I’m so glad there is a discussion on this. I noticed black on the head in some photos of the Pelican, and none in others and was wondering about molt transitions. I hadn’t taken the time to follow up on this so am glad others did. I have not been up to actually see the bird myself.
Meanwhile, I’m attempting to enter more molt details on ebird. This time of year there is quite a range of plumage characteristics. Obviously I can’t get the same detail as if I had them in the hand during a banding procedure (thanks Chris Rimmer and crew for sharing so much of your knowledge with me during the Mt Mansfield bird banding project), but at times plumage/age state it is very evident when looking at warblers, thrushes, sparrows, etc etc thru binocs. This info on ebird will add to our knowledge of dispersal of young birds, adult non-breeding etc.
My local breeding pair of Broad-winged Hawks are looking pretty dapper now. Most of their flight feathers have been replaced so I expect them to think about heading out to South America soon. It has been fun to watch them go from scruffy, overworked parents, with many gaps in their wings, to plump bodied, crisply-edged winged soaring machines once again.
Enjoy molts and migration.
> On Aug 26, 2019, at 5:12 AM, Jim Mead <[log in to unmask]> wrote:
> VT birders,
> Bridget brings up a very good question. I looked at several photos of the
> pelican seen at Hen Island on July 21 & 22. They show black on the head and
> the tip end of the lower mandible. According to info found in The Sibley
> Guide to Birds, that particular look fits well for an adult summer bird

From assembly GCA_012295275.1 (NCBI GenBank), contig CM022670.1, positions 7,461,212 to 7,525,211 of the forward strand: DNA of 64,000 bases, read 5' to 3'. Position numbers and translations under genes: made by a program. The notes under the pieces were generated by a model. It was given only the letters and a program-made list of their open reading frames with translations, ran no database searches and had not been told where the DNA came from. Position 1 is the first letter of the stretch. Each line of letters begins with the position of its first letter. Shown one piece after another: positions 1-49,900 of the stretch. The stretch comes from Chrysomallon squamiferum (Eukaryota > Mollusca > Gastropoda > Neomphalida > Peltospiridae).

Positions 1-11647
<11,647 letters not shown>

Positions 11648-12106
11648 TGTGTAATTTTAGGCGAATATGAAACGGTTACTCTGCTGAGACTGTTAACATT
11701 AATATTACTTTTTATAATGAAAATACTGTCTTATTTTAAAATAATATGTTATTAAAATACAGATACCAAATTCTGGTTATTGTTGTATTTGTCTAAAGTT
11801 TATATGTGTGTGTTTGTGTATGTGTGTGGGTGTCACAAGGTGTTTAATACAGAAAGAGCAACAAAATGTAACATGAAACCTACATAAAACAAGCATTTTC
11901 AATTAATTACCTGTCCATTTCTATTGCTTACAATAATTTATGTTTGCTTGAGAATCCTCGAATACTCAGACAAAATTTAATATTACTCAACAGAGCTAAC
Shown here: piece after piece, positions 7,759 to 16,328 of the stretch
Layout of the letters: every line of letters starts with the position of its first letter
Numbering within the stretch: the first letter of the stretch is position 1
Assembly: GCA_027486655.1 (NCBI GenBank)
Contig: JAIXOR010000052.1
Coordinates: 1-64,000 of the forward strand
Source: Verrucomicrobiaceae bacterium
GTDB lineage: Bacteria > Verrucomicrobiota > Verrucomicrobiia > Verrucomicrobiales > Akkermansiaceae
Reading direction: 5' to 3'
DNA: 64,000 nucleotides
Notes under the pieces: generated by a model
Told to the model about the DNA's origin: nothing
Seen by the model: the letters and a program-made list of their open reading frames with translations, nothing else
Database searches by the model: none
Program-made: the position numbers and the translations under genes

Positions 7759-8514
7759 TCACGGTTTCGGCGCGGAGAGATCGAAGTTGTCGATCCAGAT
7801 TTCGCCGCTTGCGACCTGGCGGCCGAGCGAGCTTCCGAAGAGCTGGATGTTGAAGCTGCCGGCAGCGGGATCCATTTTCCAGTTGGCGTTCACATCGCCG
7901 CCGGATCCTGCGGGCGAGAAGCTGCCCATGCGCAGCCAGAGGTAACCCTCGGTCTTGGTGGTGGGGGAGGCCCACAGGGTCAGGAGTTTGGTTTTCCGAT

> (Jun-Aug). Then on Aug. 10th myself & others got a very long distance look
> at a pelican at Campbell Bay and noticed that it was showing no black on
> the head, which at that time I mentioned in my eBird report that it
> "suggested" that this pelican was not the same pelican as the one seen 20
> days earlier at Hen Island. I did a bit more research recently using The
> Sibley Guide again and saw that an adult non breeding bird (Sep-Feb) shows
> no black on the head or at the tip end of the lower mandible. Thus, the
> transition from adult summer plumage to adult non breeding plumage
> "appears" to occur during the months of July & August. On Aug. 24th, Henry
> Trombley & I saw the pelican at Campbell Bay from a canoe and saw that it
> had very little black showing on the head and no black seen on the tip end
> of the lower mandible.
> Now, because 20 days (pretty much 3 weeks) had passed between the two
> sightings (July 21-Aug 10), it seems "possible" to me that the bird seen at
> Hen Island "could" have had enough time to loose most of its' black
> markings. I am certainly no expert at determining that info so I cannot say
> for sure if that is true. However, it does seem (again-"possible") that the
> pelican seen at both locations "could" be the same bird.
> It would be interesting to read others opinions on this.
> Enjoy Birds,
> Jim Mead
> On Sun, Aug 25, 2019 at 6:48 PM Bridget Butler <[log in to unmask]> wrote:
>> Greetings All!
>> At Birds & Beers VT the other night we got talking about the American White
>> Pelican sightings. We were in the Islands so many folks who had come out to
>> join us had seen the bird and some had taken photos. We had a mix of folks
>> who had seen a pelican at the Hen Island site, the Campbell Bay site or
>> After a bit, we got to talking about whether there were two birds or one
>> bird that had possibly molted. So we started comparing photos from the Hen
>> Island bird and the Campbell Bay bird. We used the Islander newspaper photo
>> <http://bit.ly/2U21Nq0>s by David Marsch (Hen) and then Juli Filberti's
>> photos <http://bit.ly/33Xz1eH> she got from a kayak (Campbell).
>> So, here's our question that was left unanswered as we all used our phones
>> to try to look up info on molting for this species and decipher the molting
>> explanation on Birds of North America Online...IS IT THE SAME BIRD?
>> David's photos show black on the back of the head while Julie's do not.
>> Please explain why or why not as we were all trying to grapple with the
>> timing of molting for this species and whether or not enough time had
>> elapsed between when the bird was seen on Hen Island and then when it was
>> found again in Campbell Bay.
>> Thanks for playing along & helping us extend our Birds and Beers
>> *Bridget Butler*
>> *Bird Diva Consulting*
>> *PO Box 613*
>> *St. Albans VT 05478*
>> *(802) 393-4147*
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